We still see Monarch butterflies at this time of year, gliding gracefully by on the watershed and other local green areas. They’re actually on the road, traveling miles per day (sometimes 50 miles, 100, or even more). Destination: their ancestral wintering grounds
These late fall Monarchs differ from others we see in spring and summer in one critical attribute—longevity. Hatched in September or October, they’re now in migration and will live six to eight months (as opposed to their spring and summer forebears that feast on the nectar of seasonal flowers for a brief few weeks before dying).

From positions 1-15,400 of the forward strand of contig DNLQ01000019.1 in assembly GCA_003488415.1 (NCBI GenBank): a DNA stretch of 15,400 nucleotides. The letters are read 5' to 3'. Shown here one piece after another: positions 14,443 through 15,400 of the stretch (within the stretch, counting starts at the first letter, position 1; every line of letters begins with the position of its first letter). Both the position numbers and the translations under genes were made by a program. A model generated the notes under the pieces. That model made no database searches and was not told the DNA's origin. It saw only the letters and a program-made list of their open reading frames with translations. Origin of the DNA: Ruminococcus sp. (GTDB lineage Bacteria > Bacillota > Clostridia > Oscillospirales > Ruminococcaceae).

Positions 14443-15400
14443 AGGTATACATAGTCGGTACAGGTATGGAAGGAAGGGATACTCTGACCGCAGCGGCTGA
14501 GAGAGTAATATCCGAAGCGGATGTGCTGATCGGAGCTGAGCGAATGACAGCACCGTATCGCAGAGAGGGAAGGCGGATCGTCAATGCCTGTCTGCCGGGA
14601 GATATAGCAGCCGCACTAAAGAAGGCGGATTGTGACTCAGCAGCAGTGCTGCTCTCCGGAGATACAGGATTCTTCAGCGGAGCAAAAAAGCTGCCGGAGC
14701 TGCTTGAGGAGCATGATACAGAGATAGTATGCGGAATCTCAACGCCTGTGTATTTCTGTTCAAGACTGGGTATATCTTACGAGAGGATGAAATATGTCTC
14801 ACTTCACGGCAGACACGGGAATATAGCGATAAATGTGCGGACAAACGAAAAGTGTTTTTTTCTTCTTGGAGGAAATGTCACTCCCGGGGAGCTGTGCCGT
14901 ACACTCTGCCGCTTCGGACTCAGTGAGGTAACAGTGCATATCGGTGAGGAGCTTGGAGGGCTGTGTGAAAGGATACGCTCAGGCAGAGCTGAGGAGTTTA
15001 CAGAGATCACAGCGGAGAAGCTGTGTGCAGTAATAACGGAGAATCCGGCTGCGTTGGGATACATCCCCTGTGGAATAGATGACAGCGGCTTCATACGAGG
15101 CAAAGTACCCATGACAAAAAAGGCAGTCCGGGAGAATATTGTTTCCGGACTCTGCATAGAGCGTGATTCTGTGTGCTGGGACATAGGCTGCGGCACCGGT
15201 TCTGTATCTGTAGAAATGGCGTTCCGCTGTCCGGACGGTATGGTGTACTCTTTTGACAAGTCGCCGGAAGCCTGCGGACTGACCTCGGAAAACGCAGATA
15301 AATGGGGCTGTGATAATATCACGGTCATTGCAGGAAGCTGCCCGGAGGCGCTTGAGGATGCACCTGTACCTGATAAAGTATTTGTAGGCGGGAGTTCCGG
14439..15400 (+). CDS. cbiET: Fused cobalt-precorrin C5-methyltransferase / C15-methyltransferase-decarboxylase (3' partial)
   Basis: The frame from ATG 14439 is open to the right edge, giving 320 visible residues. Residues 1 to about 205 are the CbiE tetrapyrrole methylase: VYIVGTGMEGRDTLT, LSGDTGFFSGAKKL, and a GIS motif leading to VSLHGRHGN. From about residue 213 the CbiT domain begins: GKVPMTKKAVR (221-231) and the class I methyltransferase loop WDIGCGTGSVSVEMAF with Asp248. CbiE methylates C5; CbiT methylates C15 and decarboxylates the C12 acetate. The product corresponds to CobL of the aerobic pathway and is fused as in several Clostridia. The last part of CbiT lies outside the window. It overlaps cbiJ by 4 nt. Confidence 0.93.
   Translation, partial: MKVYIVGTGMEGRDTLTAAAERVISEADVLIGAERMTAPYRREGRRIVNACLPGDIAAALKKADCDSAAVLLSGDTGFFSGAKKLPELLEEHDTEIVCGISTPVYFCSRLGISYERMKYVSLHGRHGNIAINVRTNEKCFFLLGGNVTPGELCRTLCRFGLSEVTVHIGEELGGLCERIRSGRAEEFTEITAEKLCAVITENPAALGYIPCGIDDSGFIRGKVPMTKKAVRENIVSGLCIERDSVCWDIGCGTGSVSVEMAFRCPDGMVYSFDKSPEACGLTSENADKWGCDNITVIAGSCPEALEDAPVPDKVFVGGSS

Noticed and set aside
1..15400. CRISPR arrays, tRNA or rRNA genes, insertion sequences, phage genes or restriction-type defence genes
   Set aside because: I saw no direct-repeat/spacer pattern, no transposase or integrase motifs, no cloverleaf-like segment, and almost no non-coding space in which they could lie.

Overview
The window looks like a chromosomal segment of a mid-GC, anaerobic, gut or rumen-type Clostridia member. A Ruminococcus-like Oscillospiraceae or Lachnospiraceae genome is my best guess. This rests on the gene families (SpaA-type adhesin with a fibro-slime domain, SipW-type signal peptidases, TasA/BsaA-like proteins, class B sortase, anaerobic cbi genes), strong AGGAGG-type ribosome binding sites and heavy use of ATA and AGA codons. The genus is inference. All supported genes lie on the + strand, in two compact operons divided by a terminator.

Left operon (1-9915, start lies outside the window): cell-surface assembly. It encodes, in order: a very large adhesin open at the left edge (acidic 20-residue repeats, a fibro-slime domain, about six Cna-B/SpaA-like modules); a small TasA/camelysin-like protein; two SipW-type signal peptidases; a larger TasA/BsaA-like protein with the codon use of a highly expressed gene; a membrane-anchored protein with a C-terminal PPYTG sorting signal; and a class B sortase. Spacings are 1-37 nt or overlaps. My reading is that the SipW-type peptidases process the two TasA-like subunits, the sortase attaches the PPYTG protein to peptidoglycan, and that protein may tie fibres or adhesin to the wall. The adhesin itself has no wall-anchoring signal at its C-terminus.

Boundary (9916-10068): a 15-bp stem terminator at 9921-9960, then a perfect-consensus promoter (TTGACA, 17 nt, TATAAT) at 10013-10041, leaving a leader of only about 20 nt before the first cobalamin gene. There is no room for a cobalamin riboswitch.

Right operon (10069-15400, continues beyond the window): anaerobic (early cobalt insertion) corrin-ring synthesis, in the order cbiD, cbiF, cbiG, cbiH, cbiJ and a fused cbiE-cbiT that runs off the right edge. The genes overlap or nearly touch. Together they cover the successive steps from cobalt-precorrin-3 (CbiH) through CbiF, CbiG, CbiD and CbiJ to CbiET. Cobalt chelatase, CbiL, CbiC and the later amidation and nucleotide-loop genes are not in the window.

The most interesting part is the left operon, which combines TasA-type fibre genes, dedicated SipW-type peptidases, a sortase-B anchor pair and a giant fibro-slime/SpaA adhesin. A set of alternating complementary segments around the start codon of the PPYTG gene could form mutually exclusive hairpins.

The fall butterflies are the fourth generation. And they’re making the same journey as their great great grandparents did the year before. The wintering grounds themselves are certain stands of tall trees where up to thousands of Monarchs cluster every year to hibernate.
How they know just where to go four generations later is one of nature’s mysteries.
They’ll emerge from hibernation in February or March, and reproduce to launch the next cycle of migrants northward (each of the next three generations traveling further north). Then, next year at about this time, the fourth-generation descendants of the butterflies we’re seeing today will make the same long journey south,
Destination: the same wintering grounds. .